PHY 28 A (Winter) & B (Spring)
Natural Computation and Self-Organization:
The Physics of Information Processing in Complex Systems
- Mark your calendar: NCASO Fest 2013, Saturday 1 June (afternoon,
evening), Martinez (easy train access from Davis and Berkeley). Project presentations and BBQ!
- Upcoming lectures: Complex Materials (21, 23 May) and
Information Thermodynamics (28 May).
- Work on your projects! No additional homework assignments after HW 15.
- However, there are two SAGE/CMPy labs on Bayesian Inference of
ε-Machines. You may find these useful for your projects, especially
if you're analyzing data.
- And, there is an optional homework on analyzing complex
materials for those who'd like to see computational mechanics in
- Online Resources and Webcasting News.
Instructor: Professor Jim Crutchfield
Dr. Korana Burke and
- Winter, Physics 256 Section 1 (CRN 66729)
- Spring, Physics 250 Section 3 (CRN 63468)
Times: TuTh 1210-0140 PM (Winter 256/Spring 250: Same)
Locations: (Winter 256/Spring 250: Same)
Office hours and locations:
- Live: 185 Physics, UC Davis
- Webcast: 560 Evans Hall, UC Berkeley
Crutchfield: W 0300-0400 PM, 197 Physics, UC Davis
Crutchfield: F 0300-0400 PM, 551 Evans Hall, UC Berkeley (Please email to confirm.)
Burke: M 0300-0400 PM, 195A Physics, UC Davis
James: M 0300-0400 PM, 195 Physics, UC Davis
The course explores how nature's structure reflects how nature computes. It
introduces intrinsic unpredictability (deterministic chaos) and the
emergence of structure (self-organization) in natural complex systems.
Using statistical mechanics, information theory, and computation theory, the
course develops a systematic framework for analyzing processes in terms
of their causal architecture. This is determined by answering three
questions: (i) How much historical information does a process store? (ii)
How is that information stored? And (iii) how is the stored information used
to produce future behavior? The answers to these questions tell one how a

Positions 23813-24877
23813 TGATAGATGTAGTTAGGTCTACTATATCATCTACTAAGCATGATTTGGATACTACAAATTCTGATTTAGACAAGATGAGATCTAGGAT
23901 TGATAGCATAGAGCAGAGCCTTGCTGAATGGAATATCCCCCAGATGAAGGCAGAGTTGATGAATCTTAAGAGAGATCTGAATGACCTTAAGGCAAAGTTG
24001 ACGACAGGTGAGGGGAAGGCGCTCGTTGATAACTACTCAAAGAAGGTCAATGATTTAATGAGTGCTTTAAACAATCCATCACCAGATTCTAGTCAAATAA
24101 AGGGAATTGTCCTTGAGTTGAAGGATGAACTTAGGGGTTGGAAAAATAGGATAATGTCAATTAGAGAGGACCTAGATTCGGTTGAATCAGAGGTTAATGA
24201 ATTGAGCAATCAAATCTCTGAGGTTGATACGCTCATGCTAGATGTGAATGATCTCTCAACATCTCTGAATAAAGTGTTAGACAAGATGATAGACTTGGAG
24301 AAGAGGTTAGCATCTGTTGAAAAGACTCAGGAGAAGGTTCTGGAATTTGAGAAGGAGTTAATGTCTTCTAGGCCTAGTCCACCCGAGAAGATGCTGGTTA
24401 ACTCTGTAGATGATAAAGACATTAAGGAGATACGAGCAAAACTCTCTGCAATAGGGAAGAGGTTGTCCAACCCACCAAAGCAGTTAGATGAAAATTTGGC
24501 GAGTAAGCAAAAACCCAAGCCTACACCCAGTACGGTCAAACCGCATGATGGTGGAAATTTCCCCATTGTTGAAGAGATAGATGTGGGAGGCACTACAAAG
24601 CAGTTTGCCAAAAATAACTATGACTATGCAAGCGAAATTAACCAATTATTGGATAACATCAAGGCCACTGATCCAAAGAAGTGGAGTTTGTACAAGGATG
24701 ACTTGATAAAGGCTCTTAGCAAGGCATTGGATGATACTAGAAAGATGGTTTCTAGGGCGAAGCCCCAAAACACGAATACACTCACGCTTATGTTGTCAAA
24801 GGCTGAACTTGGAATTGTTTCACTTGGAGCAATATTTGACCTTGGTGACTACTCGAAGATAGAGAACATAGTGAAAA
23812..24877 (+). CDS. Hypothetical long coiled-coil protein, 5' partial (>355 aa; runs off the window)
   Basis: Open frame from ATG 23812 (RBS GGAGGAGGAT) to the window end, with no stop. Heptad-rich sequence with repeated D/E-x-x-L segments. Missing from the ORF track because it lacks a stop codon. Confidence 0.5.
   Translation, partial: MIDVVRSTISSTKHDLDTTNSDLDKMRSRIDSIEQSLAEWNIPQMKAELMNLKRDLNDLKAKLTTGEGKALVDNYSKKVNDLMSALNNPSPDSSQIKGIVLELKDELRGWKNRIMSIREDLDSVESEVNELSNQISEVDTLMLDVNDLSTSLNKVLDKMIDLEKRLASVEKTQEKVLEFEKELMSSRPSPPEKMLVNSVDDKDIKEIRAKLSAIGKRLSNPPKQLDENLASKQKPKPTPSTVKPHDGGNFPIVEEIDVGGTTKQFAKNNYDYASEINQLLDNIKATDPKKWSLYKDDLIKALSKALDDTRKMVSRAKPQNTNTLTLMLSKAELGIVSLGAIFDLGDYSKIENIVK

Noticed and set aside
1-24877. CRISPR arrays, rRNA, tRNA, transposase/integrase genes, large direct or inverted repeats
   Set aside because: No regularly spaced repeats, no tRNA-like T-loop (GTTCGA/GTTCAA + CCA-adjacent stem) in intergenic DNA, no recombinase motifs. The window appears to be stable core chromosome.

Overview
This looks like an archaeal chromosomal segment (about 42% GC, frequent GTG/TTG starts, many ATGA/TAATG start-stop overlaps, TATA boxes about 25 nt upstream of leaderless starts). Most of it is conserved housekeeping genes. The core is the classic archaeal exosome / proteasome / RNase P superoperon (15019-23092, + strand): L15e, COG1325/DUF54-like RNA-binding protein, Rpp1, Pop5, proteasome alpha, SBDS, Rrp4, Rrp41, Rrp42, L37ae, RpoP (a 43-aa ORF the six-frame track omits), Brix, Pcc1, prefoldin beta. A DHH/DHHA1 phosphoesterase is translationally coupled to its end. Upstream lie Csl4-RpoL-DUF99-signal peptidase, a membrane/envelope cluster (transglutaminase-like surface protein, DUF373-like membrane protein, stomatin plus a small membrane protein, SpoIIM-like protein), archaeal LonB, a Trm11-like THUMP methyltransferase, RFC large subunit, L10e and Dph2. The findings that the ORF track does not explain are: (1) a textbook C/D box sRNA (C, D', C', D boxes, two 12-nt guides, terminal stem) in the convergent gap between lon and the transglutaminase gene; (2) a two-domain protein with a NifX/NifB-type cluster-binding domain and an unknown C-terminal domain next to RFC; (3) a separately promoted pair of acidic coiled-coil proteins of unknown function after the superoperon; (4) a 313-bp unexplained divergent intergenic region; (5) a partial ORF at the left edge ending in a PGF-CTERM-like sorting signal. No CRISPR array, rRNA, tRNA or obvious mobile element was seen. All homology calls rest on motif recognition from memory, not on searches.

system intrinsically computes.
The course introduces tools to describe and quantify randomness and
structure. It shows how they are necessarily complementary and how
they are intimately related to concepts from the theory of computation.
A number of example complex systemstaken from physics, chemistry,
and biologyare used to illustrate the phenomena and methods.
The course also takes time to reflect on the intellectual history
of these topics, which is quite rich and touches on many basic questions in
fundamental physics and the sciences and technology generally. New topics
this year include complex materials and computation in quantum systems. The
course will bring students to the research frontier in nonlinear physics
and complex systems.
PHY 256 (Winter 2013) (aka 256A):
PHY 250 (Spring 2013) (aka 256B):
- Weeks 1-4: Self-Organization (Nonlinear dynamics and pattern formation)
- Weeks 5-6: Measurement Theory (Symbolic dynamics and stochastic processes)
- Weeks 7-10: Information Processing (Introduction to information theory)
- Weeks 1-4: Natural Computation (Computational mechanics)
- Weeks 6-8: Example Complex Systems
- Weeks 9-10: Projects.
Complex systems to be analyzed:
- Low-dimensional chaos and routes to chaos
- Hidden Markov models
- Cellular automata
- 1D/2D spin systems
- One-dimensional materials
- Quantum dynamical systems
Audience: Graduate students in physics, mathematics, computer science,
engineering, mathematical biology, and theoretical neuroscience.
Others also welcome.
Elements of Information Theory, T. M. Cover and J. A. Thomas,
Second Edition, Wiley-Interscience, New York (2006).
- Nonlinear Dynamics and Chaos: with applications to physics,
biology, chemistry, and engineering,
S. H. Strogatz, Second Edition, Addison-Wesley, Reading,
Massachusetts (December 2000 or later printing).
Computational Mechanics Reader.
Supplemental Readings for historical background, projects, programming,
Weekly Problem Sets (Both Winter and Spring 2013, 40%).
- Mid-term Exam (PHY 256 Winter 2013, 30%): Take home.
- Final Exam (PHY 256 Winter 2013, 30%): Take home.
- Research Project (PHY 250 Spring 2013, 60%):
- Project report:
- Orally presented as final exam during last class meetings.
- Written report: Due electronically NN June.
- Project Presentation
- Example projects can be found